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NFL Pro Day: Are UCLA players skittish about playing in public?

February 22, 2012
  • Bruins receiver Nelson Rosario leaps past Colorado defender Greg Henderson into the end zone.
Bruins receiver Nelson Rosario leaps past Colorado defender Greg Henderson… (Robert Gauthier / Los Angeles…)

So, if a pass is dropped in the forest and nobody sees it …

UCLA has tightened security, closing its "Pro Day" to the public and media. Unlike in previous years, only NFL scouts will be allowed to see Bruins players work out. This could explain the Bruins' woeful 4-8 season in 2011 -- too many fans and media at games.

As to when this event takes place, that is being handled as need-to-know information.

UCLA has had nine players picked in the last three NFL drafts. USC had nine players drafted in 2011 alone. USC’s Pro Day is open to the public, which apparently has not been a problem; the Trojans have had 79 players drafted in the last 10 years.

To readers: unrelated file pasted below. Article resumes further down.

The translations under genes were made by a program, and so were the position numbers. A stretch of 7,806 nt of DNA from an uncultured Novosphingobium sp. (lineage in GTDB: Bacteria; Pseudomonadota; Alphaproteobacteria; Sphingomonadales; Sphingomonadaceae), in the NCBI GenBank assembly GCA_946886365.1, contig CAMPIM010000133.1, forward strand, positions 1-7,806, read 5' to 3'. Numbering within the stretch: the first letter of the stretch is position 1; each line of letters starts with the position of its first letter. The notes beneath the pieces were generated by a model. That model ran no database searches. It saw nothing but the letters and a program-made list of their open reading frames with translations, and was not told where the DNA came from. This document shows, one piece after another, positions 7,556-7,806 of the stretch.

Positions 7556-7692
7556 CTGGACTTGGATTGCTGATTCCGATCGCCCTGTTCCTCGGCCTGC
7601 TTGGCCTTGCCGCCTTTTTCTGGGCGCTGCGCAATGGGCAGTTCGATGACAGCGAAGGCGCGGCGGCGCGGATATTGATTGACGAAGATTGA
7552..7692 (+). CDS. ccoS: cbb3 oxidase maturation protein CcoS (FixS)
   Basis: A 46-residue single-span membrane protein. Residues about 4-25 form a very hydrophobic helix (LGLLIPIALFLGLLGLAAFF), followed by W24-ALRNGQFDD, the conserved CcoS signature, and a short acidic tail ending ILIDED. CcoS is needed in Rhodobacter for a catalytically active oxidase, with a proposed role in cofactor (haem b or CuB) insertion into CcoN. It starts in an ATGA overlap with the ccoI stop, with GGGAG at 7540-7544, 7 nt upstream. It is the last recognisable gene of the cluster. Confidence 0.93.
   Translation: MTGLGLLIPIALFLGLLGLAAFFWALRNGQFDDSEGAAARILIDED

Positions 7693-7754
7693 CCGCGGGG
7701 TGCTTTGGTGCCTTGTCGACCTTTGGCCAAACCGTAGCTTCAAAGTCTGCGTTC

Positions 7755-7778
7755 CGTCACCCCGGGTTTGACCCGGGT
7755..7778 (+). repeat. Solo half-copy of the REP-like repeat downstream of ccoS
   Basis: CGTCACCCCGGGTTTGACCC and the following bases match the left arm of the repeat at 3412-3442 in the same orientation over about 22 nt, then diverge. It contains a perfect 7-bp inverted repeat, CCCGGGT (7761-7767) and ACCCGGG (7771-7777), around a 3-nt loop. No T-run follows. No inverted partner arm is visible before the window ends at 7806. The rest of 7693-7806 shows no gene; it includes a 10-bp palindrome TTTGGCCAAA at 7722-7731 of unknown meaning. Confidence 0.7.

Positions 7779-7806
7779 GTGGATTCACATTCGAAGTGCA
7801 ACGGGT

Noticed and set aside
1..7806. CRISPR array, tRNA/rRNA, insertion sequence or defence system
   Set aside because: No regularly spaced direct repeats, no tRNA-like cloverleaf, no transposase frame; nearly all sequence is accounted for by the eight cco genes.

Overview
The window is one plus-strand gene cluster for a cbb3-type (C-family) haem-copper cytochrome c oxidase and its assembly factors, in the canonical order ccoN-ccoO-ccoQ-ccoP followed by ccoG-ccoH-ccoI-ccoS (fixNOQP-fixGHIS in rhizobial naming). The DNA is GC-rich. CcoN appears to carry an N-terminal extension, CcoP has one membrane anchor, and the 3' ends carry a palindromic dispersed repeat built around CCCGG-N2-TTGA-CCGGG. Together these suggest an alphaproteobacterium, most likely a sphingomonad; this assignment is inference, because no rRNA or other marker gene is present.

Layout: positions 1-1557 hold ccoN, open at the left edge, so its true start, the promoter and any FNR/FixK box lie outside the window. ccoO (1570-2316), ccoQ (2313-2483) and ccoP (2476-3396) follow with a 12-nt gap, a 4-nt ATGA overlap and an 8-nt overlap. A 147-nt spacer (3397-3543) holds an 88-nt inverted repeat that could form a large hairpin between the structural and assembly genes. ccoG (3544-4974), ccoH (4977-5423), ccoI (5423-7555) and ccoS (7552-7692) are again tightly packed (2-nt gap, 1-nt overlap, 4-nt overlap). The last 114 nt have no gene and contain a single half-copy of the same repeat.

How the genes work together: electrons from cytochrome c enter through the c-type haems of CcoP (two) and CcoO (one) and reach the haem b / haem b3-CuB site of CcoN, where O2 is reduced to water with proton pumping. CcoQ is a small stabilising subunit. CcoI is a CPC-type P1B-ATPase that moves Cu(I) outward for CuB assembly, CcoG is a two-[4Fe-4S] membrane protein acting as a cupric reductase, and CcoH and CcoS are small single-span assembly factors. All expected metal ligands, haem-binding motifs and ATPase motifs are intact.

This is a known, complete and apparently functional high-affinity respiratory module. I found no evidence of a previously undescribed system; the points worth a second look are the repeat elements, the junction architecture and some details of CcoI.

Still, UCLA officials said in a press release that they wanted to “create the best environment possible,” something NFL officials can’t even guarantee -- ever been to Cleveland for a December game?

In this hermetically sealed setting, players will have the privacy to show they can perform weekly in front of 75,000 fans and media.

No word on whether scouts will be asked to put mufflers on stopwatches so receivers Nelson Rosario and Josh Smith can focus completely on catching passes.

"Pro Day is a critical day for all football players looking to continue their careers in the pros," UCLA Coach Jim Mora said in a statement. "We want our players to be completely focused on the task at hand and able to work in an environment free of distractions.”

UCLA, apparently, has special designed distraction-free cameras. UCLABruins.com will have “exclusive videos and photos from the day,” according to the release.

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